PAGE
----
Bryce Harper's first batting practice session at Nationals Park had plenty of observers, many of them in a position of influence in the Nationals organization and all of them impressed. One of them was Nationals hitting coach Rick Eckstein, the man who will be overseeing the hitting philosophy used with Harper in the minors and, he hopes, will eventually be working with Harper in the majors.
Where most saw only the majestic homers Harper was launching into the second and third decks at Nationals Park, Eckstein saw the technical minutiae behind it - the 17-year-old's ability to create leverage, his compact swing and the fact he's already swinging through the ball to all fields. To a layman or a trained eye, Harper's gifts are rare.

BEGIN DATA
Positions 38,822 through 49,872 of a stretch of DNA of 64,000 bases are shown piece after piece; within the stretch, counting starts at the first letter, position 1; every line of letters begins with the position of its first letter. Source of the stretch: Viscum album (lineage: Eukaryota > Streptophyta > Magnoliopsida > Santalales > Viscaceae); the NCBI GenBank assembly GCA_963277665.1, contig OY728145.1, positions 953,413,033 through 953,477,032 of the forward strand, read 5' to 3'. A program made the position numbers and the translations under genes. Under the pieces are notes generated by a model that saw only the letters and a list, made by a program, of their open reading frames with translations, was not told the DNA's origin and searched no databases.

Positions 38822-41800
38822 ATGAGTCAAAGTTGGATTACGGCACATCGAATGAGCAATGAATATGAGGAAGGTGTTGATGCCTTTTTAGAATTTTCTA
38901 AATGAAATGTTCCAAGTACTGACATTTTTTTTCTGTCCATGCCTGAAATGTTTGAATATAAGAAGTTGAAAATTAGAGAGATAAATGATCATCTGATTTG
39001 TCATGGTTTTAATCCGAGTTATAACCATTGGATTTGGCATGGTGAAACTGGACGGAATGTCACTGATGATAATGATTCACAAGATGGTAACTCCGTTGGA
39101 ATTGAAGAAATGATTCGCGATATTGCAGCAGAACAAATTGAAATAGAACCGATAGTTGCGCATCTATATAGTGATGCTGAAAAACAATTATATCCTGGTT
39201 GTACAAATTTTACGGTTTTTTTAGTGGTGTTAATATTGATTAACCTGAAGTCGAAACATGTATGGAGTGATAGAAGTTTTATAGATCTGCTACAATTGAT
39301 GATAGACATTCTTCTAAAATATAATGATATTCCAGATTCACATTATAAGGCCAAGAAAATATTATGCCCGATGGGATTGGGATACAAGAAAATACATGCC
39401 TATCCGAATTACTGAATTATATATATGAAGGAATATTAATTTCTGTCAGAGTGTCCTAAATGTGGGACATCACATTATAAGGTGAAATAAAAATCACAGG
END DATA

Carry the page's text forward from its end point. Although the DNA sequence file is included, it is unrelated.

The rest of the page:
"He's not just guiding the ball around, but he's swinging the bat and putting a very powerful, compact swing on the ball and reacting to where the ball is pitched," Eckstein said. "Usually, young hitters typically hit to one side of the field. They don't understand what staying through the ball is, truly staying through it, and all these little terms we talk about a lot. The things he was talking about were definitely a more advanced thought process and feel for hitting."
Eckstein said there will be times when he works with Harper directly while he's in the minors, but most of the plan will be distilled through minor league hitting coordinator Rick Schu, who is in regular communication with Eckstein about hitting plans for the Nationals' prospects.
"There's a definite philosophy in place," Eckstein said. "I think that keeping those lines of communications open about what's going on, how we're trying to make progress - 'These are his issues right now, good or not so good, these are his issues, this is who he is, process-wise; OK, what's our plan? How do we go about it?' As long as you keep all those lines open, and everybody's above board, you've got something great."